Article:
MATH 56: Computational Methods

Course Information:

ORC Course Description: This course introduces computational algorithms solving problems from a variety of scientific disciplines. Mathematical models describing a phenomenon of interest are typically too complex to construct analytical solutions, leading us to numerical methods. Motivated by models from physics, biology, and medicine, students will develop numerical algorithms and mathematically analyze their accuracy, efficiency, and convergence properties. The course will provide external coding resources as students will implement algorithms in MATLAB. Sample topics include matrix decompositions, inverse problems, optimization, data fitting, and differential equations.

Course Goals: This course emphasizes the numerical analysis of classical computational methods, and is a fundamental topic in applied mathematics. An appropriate computational algorithm must maintain the physical properties of the underlying system matical properties it is supposed to solve. Moreover, the method must be stable to small perturbations inevitably introduced either as a consequence of reduced order modeling or noisy data collection, so that the results are deemed trustworthy by the domain scientists. Numerical analysis provides the methodology needed analyze a given computational method used for a particular class of problems, as well as the tools for developing new computational methods for modern problems. Finally, numerical analysts answer the question, ``what assumptions of the underlying problem are necessary for this computational method to succeed?'' Such a question is critical as we incorporate increasing amounts of information (coming both from experts and data collections).

In this course we will focus on numerical linear algebra, interpolation and approximation, which are all essential when solving problems in data science, signal and image processing, and evolutionary dynamics. We will use MATLAB to verify our understanding of the theoretical results, but developing programming skills is not the main focus of the course.

Prerequisites: Math 22 or instructor approval. Some experience in MATLAB or another programming language is expected.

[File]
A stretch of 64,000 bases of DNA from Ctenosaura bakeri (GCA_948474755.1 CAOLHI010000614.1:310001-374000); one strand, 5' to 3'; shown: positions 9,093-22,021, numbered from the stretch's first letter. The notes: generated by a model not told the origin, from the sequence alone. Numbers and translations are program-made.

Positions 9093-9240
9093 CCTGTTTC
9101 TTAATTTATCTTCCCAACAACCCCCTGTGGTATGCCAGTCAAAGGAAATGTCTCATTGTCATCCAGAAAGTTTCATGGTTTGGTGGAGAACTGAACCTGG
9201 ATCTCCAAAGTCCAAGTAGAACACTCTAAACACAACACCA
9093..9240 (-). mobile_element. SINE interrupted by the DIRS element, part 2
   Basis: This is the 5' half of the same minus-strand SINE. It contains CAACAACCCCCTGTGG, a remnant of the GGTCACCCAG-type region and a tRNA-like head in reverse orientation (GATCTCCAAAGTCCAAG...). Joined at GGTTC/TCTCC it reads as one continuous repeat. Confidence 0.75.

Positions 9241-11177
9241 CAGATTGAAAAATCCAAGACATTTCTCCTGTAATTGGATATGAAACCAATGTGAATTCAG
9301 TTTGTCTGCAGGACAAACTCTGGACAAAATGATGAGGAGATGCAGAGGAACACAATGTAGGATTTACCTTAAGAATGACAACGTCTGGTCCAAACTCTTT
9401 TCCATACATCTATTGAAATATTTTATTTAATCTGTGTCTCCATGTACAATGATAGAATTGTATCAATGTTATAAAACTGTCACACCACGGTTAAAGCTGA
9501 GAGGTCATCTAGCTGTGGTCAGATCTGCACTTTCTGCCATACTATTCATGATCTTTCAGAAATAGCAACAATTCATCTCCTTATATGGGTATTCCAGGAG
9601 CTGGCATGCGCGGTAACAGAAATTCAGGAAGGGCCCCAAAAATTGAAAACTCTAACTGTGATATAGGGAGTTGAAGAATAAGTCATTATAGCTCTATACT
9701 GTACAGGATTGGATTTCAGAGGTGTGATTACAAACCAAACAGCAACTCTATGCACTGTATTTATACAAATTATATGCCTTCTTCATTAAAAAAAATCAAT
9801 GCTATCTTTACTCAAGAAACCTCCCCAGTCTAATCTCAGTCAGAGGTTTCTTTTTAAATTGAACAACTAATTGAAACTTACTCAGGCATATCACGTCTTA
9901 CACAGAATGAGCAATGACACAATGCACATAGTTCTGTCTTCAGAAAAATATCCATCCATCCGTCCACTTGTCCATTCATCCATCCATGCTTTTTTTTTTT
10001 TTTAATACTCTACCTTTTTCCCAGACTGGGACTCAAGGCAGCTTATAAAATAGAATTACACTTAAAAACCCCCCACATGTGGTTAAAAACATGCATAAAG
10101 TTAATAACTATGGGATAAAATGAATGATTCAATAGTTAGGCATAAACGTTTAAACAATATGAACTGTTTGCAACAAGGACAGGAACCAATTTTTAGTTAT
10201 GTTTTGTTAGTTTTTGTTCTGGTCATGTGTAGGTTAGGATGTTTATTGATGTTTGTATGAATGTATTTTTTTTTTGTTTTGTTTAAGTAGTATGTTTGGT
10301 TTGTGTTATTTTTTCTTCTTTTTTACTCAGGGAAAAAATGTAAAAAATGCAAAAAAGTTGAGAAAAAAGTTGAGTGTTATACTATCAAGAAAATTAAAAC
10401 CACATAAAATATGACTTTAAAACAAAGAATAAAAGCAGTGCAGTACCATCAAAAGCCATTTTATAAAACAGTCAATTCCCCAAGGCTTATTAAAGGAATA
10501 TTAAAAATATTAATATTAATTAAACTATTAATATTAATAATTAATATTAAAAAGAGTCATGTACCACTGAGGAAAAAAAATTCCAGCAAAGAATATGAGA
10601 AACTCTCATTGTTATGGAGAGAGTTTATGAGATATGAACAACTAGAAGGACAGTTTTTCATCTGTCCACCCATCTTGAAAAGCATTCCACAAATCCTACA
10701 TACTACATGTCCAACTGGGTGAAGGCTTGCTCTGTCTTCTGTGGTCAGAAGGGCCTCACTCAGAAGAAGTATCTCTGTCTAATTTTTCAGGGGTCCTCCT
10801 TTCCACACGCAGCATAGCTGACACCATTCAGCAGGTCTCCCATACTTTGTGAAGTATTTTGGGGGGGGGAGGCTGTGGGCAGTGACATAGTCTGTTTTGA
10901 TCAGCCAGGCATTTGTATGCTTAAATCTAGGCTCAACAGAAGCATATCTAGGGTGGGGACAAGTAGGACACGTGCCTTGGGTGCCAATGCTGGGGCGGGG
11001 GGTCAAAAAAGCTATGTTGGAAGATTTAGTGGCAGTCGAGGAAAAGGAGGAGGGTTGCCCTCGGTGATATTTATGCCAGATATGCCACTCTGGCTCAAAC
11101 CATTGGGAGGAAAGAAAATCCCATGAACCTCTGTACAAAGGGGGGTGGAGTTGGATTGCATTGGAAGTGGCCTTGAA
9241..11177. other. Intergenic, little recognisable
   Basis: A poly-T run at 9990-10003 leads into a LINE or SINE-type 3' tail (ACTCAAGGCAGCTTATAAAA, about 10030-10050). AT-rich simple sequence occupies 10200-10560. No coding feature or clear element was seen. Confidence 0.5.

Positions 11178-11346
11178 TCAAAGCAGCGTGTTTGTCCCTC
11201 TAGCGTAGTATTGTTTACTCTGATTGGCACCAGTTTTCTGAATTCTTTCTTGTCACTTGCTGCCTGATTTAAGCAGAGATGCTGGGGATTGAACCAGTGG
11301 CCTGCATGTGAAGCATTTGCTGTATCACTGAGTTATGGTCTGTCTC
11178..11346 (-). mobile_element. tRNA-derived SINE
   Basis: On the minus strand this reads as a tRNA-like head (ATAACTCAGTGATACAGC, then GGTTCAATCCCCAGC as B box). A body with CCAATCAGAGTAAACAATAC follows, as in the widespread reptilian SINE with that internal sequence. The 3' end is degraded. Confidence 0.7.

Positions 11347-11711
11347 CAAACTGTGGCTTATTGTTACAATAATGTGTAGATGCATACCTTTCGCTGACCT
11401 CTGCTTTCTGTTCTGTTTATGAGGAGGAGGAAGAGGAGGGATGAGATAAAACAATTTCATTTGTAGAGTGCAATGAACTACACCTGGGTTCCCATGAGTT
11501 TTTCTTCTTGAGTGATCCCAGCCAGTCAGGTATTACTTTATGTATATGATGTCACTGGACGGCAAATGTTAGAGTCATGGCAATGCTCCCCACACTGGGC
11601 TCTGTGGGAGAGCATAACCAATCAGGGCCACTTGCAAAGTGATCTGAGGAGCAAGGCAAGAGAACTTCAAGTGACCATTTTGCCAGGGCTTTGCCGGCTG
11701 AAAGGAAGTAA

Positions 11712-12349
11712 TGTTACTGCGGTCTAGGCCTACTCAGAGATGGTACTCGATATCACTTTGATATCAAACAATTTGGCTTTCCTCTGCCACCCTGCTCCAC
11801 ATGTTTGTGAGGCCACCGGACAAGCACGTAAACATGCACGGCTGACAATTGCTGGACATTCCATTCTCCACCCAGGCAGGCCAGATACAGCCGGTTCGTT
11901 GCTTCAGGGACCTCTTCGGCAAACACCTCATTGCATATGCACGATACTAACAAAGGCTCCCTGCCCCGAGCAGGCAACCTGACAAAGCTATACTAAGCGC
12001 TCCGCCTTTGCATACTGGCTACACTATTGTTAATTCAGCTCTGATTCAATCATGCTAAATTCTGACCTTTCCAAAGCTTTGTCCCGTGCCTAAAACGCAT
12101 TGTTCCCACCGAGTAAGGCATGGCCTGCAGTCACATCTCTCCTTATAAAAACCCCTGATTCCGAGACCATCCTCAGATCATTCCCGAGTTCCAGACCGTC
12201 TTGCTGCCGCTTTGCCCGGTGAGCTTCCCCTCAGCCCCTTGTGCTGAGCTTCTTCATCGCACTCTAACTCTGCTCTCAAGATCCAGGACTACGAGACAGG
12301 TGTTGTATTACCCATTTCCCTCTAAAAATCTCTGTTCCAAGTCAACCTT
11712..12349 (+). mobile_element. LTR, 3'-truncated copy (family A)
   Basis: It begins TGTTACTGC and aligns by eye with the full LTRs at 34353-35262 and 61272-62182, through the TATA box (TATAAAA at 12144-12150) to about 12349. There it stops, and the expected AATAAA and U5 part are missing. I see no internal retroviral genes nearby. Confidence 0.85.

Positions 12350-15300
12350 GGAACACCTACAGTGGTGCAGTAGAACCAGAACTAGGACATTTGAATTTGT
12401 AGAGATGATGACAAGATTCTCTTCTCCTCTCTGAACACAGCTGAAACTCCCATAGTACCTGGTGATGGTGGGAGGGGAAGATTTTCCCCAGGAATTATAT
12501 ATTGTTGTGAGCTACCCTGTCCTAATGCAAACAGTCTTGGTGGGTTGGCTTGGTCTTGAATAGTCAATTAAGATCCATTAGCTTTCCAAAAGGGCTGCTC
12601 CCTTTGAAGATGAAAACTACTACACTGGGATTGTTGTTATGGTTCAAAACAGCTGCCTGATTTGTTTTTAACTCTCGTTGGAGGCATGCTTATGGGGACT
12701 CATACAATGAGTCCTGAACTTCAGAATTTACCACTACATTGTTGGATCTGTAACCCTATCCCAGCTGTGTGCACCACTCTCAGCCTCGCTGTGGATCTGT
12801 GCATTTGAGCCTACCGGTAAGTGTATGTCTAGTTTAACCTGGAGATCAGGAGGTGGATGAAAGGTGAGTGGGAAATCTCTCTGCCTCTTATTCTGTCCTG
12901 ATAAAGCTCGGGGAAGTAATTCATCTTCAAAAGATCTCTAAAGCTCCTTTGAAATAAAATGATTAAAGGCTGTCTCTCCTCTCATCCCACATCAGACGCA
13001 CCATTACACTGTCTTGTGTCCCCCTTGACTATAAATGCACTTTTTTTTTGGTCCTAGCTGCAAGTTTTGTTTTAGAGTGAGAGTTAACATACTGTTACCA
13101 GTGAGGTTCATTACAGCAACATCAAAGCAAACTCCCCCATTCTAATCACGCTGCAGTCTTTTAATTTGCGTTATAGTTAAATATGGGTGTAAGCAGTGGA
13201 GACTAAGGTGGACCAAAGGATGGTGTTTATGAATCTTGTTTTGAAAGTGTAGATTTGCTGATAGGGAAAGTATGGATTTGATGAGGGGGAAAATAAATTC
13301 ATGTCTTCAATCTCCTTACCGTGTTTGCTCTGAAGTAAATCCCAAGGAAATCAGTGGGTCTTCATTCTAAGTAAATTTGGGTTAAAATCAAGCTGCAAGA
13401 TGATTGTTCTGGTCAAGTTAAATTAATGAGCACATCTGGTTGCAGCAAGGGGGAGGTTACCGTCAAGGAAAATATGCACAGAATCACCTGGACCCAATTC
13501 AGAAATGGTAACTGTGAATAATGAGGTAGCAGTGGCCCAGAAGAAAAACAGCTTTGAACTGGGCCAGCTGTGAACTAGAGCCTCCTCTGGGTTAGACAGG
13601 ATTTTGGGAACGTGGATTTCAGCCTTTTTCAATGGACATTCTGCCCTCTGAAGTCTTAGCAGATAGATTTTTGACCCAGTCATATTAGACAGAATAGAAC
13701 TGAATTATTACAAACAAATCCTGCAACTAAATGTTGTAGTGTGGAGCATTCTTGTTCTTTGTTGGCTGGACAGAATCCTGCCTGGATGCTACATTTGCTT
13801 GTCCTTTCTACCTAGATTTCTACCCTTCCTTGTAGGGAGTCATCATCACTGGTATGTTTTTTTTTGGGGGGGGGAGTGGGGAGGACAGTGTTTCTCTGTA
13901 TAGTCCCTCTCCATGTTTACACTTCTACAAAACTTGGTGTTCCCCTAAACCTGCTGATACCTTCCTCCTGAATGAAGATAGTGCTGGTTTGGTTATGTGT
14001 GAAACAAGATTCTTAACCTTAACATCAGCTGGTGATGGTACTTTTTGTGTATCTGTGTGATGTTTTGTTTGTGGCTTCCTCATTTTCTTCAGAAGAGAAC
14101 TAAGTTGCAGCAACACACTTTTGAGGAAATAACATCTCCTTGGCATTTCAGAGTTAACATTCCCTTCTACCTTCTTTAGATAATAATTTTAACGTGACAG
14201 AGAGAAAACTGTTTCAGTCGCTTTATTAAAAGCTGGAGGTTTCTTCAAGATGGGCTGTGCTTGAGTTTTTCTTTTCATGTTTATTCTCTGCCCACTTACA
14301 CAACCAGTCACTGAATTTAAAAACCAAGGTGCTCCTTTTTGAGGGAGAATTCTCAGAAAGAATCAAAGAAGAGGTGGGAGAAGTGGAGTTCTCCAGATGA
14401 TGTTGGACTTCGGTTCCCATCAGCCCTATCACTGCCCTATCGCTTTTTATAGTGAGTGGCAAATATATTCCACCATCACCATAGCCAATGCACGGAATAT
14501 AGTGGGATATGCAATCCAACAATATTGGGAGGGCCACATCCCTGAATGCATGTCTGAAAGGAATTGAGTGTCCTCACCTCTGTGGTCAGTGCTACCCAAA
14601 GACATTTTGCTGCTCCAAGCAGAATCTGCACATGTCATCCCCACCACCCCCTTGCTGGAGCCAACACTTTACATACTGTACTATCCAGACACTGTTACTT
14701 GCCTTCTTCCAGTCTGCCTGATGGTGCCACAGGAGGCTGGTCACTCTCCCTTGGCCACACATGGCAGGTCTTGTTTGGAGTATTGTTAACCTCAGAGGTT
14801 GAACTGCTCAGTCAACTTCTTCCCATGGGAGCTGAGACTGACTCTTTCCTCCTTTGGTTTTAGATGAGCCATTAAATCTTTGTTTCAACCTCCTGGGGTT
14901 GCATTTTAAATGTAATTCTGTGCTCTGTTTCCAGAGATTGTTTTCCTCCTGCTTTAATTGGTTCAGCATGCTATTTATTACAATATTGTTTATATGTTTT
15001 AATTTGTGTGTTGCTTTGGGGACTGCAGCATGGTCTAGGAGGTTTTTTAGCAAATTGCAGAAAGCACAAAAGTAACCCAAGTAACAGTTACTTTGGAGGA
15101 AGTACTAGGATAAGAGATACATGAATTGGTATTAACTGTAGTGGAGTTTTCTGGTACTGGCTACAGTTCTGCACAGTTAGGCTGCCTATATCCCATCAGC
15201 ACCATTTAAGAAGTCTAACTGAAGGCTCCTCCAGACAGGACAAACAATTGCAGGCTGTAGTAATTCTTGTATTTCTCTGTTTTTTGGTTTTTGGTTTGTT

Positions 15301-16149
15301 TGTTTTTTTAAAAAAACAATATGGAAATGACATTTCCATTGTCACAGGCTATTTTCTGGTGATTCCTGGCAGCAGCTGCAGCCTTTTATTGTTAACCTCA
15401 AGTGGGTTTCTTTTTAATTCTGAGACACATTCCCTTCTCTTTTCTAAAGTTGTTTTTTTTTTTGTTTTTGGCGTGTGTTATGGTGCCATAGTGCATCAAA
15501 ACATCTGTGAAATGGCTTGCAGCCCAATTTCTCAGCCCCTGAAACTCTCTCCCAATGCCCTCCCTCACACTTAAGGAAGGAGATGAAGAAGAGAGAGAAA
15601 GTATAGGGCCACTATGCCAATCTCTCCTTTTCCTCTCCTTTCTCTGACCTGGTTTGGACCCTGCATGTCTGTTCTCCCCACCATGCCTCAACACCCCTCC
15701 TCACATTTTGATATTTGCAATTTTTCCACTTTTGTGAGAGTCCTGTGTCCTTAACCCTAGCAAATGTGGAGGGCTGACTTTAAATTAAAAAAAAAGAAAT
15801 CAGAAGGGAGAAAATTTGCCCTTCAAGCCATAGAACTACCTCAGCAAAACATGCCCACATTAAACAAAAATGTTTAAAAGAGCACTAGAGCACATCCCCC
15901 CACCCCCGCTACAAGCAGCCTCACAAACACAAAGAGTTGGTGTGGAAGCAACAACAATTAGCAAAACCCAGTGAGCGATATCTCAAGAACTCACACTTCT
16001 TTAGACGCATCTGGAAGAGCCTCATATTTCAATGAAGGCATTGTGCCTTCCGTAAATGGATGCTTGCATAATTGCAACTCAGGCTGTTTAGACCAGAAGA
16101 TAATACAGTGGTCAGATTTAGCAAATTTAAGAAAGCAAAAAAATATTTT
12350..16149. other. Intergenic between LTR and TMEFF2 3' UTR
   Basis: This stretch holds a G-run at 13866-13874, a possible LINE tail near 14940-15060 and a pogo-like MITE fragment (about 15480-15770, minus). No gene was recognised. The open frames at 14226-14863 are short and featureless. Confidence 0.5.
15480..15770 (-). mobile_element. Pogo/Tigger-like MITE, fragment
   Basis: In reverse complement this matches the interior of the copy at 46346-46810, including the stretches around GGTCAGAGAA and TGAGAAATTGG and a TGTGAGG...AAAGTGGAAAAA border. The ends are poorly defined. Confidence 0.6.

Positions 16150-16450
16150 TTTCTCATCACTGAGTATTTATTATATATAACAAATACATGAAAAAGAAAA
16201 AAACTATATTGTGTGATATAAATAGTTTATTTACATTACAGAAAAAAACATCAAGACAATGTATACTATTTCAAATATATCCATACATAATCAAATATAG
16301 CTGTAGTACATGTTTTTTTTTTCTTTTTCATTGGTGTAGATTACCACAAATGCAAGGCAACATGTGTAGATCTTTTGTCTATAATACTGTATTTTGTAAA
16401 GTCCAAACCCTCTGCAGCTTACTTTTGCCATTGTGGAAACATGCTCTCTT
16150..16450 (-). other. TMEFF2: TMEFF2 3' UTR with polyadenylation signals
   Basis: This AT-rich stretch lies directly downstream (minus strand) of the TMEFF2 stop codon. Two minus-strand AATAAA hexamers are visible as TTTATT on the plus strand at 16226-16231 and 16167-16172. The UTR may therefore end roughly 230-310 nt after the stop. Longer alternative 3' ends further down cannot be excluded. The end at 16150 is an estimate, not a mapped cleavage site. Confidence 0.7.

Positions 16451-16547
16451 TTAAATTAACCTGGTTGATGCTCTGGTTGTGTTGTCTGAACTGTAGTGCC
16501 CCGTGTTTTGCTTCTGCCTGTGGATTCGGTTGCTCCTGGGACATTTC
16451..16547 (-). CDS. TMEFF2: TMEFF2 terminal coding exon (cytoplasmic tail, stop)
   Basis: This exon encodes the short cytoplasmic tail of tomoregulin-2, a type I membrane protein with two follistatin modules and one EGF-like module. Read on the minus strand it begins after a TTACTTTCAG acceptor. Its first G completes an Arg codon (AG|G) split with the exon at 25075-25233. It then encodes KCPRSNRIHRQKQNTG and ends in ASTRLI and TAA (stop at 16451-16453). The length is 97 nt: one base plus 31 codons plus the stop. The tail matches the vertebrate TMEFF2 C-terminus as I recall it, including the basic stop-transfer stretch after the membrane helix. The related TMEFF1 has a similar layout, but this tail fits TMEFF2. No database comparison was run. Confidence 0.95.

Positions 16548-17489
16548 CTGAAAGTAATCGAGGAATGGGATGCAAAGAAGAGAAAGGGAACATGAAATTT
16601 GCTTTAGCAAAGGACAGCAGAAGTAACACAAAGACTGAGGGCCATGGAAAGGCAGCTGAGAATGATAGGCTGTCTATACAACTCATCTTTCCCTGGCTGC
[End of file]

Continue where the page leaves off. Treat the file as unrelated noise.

The SIAM book is available as an e-book through the Dartmouth library.

Grading: Grades in the class will be based on homework sets which will ensure mastery of theoretical and computational skills. Students may work together on the homework, but will need to turn in their own assignments. Students may not work together on final take home exam, but may do a joint final project. It is strongly recommended that all homework assignments, especially those involving programming problems, be started early.

Grading formula: (i) Homework sets (70%); (ii) final project or take home exam (20%); (iii) Participation & Attendance (10%).

Important dates and grading information

  • First day of class: January 4 2023.
  • 5 homework problem sets due approximately every ten days. Homework sets will be available on CANVAS. Due to the varying complexity of the material, some homework sets will naturally be more challenging than others. Regardless, each homework set is weighted the same for the final grade.
  • X Hours will be used only as needed and will be held remotely.
  • Participation & attendance: Students are expected to attend most classes and X hours (when scheduled).
  • Last day of class: March 7 2023
  • Final exam/project due: TBD


Tentative lecture plan which may be subject to further changes.

Week Lecture
Weeks 1 & 2 Chapters 1 & 2: Preliminaries. The second class will be devoted to Python. Please bring your laptop (taught by Jonathan Lindbloom).
Week 3 Chapter 3: Direct Methods for Linear Systems.
Weeks 4 Chapter 4: Least Square Problems.
Week 5 Chapter 7: Polynomial Interpolation.
Week 6 Chapter 8: Approximation of Functions
Week 7 Chapter 9: Differentiation and Integration
Week 8 Chapter 10: Zeroes of Nonlinear Functions
Week 9 Chapter 5: Iterative Methods for Linear Systems

Course Policies

Honor Principle

Students are encouraged to work together to understand course material. This includes helping each other by providing insight into homework problems. However, each student is responsible for his/her own assignment, and any homework problem solution that appears to result from a team effort will result in zero points awarded for all parties involved.

Accessibility Policy

Students needing special accommodations are encouraged to make an office appointment with Professors Gelb and Fu prior to the end of the second week of the term. At this time, students should provide copies of disability registration forms, which list the particular accommodations recommended Student Accessibility Services within the Academic Skills Center. The Director of Student Accessibility is Ward Newmeyer. Office 205 Collis Center; Phone (603) 646-9900.

Student Religious Observances

Some students may wish to take part in religious observances that fall during this academic term. Should you have a religious observance that conflicts with your participation in the course, please come speak with your instructor before the end of the second week of the term to discuss appropriate accommodations.

Late Policy

Homework due dates are strictly enforced for full credit. Each day homework is late results in a 10% penalty. Students requesting special accommodations should inform the instructors well in advance so that the instructors will have sufficient time to work with Student Accessibility Services to ensure appropriate accommodation.